Soundtrack review: James Bond – Spectre (Thomas Newman – 2015)
Whenever a new James Bond movie and score come out I’m afraid I will have too many thoughts and I will talk too little about the music. This franchise means so much to me and I am very passionate about it. Now that the movies have recovered from the mess of the Brosnan area, ironically my worries have become solely about the music. I am a big David Arnold fan and I still haven’t gotten over his departure from the series. I am a big Thomas Newman fan but I don’t think he’s right for Bond. Or, should I say, Skyfall made me think that. I didn’t like that score, it didn’t have the Bond spirit. Now he’s back and until a week before the release this was the first Bond score I actually wasn’t excited about. One of my favorite moments of the year had lost its shine. But then something happened, in the last moment. I heard Newman’s “Bridge of spies” and my faith was restored. That score was thick and dark and … different. So I come into “Spectre” with renewed hope.
Then there’s the vocal theme… as always, one of the most important parts of the Bond system. With “Skyfall” Adele set a standard so high that no matter who came to write for Specter, short of Elvis’ resurrection, it wouldn’t have been good enough. And then Sam Smith, already a controversial figure for his Tom Petty troubles, comes in and says he recorded the theme in 20 minutes, insulting the intelligence of everyone in the music business and minimizing the efforts of the countless members of this team who worked for editing, polishing, arranging… Anyway, to my surprise, despite this entire backlash from the press and fans… I discovered that “The writing’s on the wall” is actually an excellent Bond theme. The instrumental part is to die for and even the low key and depressing musings of Sam Smith grow on me.
I can’t wait for the movie and I can’t wait to hear the music in context. But also I am not patient enough to wait to hear the score for the first time there, so I wanted to grab it fresh on release morning. The opening makes me instantly think of the John Barry scores from the 60s. “Los muertos vivos estan” has that wonderful nostalgic combination of the original Bond theme and Latin guitars that’s already part of Bond legend for me. Well played, Mr. Newman! Let’s not leave this place. I’m already getting goose bumps.
The composer does here exactly what he didn’t do in Skyfall: weave the Bond original theme and that sound in the fabric of his score. I listen to a misty and mysterious cue like “The eternal city” and I know that it belongs on a James Bond score. It has the darkness, the astuteness this character needs and it also has motifs that tie it firmly to the franchise. No, I don’t actually have a checklist of things I need to hear in a Bond score to be happy but after Skyfall I am just happy to be home again.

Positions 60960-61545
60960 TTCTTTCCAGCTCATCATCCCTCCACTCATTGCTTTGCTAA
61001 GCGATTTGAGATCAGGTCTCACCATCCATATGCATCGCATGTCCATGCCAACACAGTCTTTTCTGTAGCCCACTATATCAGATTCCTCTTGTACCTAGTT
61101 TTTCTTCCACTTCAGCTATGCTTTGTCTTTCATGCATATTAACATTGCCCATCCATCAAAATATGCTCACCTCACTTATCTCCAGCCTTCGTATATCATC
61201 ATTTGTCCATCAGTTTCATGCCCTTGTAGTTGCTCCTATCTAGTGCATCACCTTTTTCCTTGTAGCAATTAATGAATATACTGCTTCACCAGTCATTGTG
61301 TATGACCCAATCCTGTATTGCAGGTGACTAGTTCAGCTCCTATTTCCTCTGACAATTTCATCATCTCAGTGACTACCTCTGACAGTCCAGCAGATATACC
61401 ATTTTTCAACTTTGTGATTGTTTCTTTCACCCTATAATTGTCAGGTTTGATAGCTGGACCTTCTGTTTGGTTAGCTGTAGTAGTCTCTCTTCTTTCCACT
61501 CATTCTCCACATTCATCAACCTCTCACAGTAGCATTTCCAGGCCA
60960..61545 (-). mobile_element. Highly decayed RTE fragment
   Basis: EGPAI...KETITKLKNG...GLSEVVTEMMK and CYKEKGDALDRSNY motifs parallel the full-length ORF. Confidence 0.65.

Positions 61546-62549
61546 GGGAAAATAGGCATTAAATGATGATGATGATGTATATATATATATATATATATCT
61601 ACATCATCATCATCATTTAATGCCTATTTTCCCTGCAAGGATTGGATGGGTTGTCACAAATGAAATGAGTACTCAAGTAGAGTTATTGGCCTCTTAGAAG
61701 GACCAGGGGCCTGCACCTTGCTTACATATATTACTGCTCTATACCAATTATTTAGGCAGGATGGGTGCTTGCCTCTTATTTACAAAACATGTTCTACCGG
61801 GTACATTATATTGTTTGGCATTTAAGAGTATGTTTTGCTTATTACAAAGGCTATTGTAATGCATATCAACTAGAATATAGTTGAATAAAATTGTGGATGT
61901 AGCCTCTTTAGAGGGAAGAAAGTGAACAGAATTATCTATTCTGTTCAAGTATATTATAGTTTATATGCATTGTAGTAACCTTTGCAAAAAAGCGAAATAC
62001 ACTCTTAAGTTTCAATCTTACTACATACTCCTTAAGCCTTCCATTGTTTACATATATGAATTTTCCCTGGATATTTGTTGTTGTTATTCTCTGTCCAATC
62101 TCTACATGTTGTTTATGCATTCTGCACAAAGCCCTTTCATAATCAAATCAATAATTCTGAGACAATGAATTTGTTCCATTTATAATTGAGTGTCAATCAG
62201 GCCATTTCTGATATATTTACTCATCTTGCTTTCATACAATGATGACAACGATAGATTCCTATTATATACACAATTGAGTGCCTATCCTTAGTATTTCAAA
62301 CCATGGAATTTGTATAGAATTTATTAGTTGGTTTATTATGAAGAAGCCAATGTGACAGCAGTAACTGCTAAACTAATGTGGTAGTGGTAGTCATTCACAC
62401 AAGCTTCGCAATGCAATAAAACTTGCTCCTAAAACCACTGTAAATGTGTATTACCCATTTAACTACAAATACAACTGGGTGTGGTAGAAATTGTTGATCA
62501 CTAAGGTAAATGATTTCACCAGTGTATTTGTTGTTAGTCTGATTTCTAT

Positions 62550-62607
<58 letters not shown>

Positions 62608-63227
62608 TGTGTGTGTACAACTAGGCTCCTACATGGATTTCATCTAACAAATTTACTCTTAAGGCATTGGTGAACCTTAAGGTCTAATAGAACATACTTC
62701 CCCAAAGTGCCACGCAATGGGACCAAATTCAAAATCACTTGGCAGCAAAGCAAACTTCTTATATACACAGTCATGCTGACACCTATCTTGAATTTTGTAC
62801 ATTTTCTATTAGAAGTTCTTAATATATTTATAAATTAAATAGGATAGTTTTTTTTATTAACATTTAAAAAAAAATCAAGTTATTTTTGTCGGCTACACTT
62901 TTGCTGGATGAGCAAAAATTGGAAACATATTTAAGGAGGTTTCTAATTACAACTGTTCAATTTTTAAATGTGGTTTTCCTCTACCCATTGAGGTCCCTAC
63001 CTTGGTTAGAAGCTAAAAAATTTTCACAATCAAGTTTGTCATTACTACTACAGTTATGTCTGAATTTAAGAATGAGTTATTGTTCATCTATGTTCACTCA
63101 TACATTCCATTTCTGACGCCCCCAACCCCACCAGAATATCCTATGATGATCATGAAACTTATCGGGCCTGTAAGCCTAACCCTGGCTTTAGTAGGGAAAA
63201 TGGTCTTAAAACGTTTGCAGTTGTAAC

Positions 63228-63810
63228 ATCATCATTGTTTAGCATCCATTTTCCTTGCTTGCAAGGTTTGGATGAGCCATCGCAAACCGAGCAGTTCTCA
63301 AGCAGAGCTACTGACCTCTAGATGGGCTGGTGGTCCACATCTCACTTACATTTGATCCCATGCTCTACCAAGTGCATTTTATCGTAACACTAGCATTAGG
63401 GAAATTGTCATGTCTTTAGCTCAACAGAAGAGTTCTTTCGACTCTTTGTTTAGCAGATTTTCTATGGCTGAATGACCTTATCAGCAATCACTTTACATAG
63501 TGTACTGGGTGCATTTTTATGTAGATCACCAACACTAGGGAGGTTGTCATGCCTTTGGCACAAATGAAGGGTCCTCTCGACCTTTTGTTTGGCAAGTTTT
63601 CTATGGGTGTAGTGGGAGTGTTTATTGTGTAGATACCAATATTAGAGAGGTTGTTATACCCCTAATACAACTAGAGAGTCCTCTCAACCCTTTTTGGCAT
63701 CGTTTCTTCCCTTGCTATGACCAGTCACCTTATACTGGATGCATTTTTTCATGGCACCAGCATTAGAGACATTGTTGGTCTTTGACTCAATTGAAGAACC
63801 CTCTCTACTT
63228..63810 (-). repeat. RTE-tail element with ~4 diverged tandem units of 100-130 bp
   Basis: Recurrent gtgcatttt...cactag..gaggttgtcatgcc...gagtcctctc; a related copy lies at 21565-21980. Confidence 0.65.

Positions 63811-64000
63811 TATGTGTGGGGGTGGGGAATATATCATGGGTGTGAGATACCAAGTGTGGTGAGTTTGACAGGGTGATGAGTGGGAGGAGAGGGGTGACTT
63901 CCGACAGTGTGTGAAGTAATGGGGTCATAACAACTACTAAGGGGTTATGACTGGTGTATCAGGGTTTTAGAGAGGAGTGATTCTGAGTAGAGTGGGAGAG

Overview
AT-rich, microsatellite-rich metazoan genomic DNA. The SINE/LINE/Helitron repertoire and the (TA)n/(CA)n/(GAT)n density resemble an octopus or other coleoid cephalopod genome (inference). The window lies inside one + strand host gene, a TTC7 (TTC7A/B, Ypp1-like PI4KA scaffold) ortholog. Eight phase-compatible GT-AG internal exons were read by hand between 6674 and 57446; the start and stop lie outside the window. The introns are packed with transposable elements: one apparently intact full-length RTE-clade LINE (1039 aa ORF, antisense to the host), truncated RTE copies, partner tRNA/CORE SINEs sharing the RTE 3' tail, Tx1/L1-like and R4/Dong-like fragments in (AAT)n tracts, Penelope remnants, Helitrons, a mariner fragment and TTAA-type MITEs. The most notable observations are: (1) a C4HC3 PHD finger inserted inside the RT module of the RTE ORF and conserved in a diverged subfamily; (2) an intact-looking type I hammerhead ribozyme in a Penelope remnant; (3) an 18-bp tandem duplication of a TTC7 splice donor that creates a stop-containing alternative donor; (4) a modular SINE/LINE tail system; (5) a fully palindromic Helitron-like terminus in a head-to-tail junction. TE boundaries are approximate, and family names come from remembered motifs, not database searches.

I’m also enjoying the fact that the year of minimalism is touching this score as well with just enough silent moments as to give it meaning. The theme for Monica Belucci’s character “Donna Lucia” is one that belongs in the pantheon of Bond girls themes with Elektra or the other romantic moments that are still a joy to hear after all these years. The other Bond girl Madeline gets an even sweeter theme.
The action moments are fast and spectacular and they make me excited about the movie. “Backfire” is the first one and it’s a spectacle or adrenaline. And of course, at the end of it, that little stamp that reminds us we are in the James Bond world, one of those few seconds orchestral inserts stemmed from the original theme. “Snow plane” explodes in wonderful, epic orchestral action that confirms the state of grace Thomas Newman is in.
Complete with the spectacular and rich instrumental version of the vocal theme which shows me even more that on this level it’s one of the best ever (no checklist, I promise) “Spectre” is a true James Bond score worthy to stand in the temple built by John Barry and David Arnold. All fans should revel in this one and I’m sure this composition will please even film music fans that are not invested in the franchise. The week of Thomas Newman’s 60th birthday was guarded at both ends by two of his best scores ever. That’s something to remember!
Cue rating: 94 / 100
Total minutes of excellence: 56 / 80
Album excellence: 70%
Los Muertos Vivos Estan (featuring Tambuco)
|The Eternal City|
|Kite In A Hurricane|
|Writing’s On The Wall (Instrumental)|
|Day Of The Dead (featuring Tambuco)|